Generally speaking, what you will want to do after you get a final rejection will not be the type of thing you will have the right to do. In that likely situation, the most common thing to do is file what is called a Request for Continued Examination (RCE), which is allowed under 37 CFR 1.114. An applicant request continued examination of an application at any time after prosecution in the application is closed. Prosecution in an application is closed if the application is under appeal, or the last Office action is a final action, there has been a notice of allowance, or an action that otherwise closes prosecution in the application (e.g., an Ex parte Quayle action).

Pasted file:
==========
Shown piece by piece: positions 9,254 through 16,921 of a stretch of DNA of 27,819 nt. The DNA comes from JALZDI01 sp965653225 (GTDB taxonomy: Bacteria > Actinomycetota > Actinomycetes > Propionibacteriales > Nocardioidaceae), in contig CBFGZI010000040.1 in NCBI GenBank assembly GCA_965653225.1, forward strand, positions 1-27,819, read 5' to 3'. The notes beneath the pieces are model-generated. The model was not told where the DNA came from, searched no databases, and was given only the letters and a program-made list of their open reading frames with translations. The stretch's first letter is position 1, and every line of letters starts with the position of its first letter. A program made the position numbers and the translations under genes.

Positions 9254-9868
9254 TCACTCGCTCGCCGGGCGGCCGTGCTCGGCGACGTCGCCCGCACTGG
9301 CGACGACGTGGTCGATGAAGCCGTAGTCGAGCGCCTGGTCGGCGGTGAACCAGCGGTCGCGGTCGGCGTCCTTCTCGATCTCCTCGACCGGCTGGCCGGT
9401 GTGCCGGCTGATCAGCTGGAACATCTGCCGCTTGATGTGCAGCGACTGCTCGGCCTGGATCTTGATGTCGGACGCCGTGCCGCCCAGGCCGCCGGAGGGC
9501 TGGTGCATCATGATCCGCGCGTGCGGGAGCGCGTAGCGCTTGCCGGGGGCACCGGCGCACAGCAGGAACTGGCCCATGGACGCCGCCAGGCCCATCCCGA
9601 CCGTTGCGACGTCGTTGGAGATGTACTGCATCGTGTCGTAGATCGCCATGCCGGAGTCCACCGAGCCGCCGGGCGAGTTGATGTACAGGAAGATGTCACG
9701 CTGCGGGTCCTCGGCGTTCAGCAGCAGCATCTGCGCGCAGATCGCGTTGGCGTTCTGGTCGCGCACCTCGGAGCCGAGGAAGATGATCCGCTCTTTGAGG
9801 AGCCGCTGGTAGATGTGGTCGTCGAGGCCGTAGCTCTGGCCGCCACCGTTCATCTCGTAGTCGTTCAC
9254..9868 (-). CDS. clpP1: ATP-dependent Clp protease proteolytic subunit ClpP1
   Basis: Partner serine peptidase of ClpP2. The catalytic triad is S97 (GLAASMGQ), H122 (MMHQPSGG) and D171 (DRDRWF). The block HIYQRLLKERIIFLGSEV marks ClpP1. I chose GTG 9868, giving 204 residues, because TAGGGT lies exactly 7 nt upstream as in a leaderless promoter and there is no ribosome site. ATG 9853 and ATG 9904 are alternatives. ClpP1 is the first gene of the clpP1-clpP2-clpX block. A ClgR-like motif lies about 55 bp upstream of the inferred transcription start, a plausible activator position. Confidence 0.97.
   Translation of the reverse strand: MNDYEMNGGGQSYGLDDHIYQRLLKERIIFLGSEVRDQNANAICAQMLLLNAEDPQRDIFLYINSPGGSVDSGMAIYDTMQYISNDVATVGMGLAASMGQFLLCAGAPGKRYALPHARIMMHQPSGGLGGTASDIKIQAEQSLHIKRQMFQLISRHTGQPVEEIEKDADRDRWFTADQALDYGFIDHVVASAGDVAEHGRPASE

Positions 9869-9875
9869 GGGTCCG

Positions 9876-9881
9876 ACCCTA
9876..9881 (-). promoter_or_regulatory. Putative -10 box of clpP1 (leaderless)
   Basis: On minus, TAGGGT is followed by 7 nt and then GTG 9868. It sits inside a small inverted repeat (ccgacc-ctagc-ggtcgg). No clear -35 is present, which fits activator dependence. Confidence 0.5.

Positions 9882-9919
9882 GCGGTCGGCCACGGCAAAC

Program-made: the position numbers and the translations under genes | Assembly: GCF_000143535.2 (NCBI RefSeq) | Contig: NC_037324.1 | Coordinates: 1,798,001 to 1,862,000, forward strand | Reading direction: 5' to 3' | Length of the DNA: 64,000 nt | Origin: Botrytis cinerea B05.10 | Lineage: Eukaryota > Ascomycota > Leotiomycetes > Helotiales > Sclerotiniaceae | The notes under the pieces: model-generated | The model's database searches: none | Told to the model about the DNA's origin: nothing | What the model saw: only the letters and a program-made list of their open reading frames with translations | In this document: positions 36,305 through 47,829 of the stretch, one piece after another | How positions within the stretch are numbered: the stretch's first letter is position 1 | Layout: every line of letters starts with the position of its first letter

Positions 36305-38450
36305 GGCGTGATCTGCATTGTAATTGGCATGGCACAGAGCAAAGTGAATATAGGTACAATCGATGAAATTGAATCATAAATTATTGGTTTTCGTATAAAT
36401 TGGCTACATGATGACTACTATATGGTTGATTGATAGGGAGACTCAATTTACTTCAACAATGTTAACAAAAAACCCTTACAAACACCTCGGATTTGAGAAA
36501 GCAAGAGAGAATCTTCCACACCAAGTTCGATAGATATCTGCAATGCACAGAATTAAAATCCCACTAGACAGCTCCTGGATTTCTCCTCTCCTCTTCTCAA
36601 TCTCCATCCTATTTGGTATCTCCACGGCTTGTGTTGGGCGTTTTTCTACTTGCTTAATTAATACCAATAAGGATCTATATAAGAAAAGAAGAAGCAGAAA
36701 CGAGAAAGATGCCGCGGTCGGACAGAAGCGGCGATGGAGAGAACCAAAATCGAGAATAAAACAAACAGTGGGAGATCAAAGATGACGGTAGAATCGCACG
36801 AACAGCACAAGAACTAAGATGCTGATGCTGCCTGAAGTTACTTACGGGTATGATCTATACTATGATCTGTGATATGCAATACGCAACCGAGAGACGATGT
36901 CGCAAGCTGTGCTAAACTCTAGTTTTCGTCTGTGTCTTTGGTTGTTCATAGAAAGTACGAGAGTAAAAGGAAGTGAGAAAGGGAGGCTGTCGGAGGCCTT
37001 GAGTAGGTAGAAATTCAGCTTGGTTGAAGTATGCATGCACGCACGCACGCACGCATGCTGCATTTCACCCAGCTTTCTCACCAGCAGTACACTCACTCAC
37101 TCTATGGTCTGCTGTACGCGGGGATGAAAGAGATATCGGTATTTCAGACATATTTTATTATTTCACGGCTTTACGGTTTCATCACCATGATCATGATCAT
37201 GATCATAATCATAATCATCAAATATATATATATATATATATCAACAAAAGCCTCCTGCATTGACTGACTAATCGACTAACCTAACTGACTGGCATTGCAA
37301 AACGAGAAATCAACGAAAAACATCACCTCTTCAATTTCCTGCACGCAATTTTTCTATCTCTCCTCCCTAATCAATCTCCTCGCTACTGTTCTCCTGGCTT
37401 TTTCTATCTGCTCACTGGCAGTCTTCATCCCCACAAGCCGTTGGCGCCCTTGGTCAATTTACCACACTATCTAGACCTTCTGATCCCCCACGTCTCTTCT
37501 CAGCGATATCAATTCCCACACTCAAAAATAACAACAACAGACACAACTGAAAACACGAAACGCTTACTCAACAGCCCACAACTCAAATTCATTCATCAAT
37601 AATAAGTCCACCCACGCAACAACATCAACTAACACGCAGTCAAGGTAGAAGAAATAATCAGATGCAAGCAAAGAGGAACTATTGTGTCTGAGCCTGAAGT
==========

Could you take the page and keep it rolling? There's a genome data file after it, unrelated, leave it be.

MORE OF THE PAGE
For our purposes here the first two matter. Let’s say you decide to file an appeal because you think the examiner is wrong, but then change your mind. No problem, just file an RCE. Similarly, if you’ve received a final rejection prosecution is now closed and you can file an RCE. By filing an RCE you will get a fresh round of prosecution with the patent examiner, which means two more Office actions to convince the patent examiner that your claims (or amended claims) are entitled to be issued. Of course, as with everything in the patent space it isn’t quite that simple. Remember above it says that any second or subsequent action can be made final. That means that the first action in an RCE can become a final rejection, which is appropriate if you do not force the examiner to consider something that they haven’t seen before. But that starts to take us toward Patent Prosecution 102 and beyond. Stay tuned!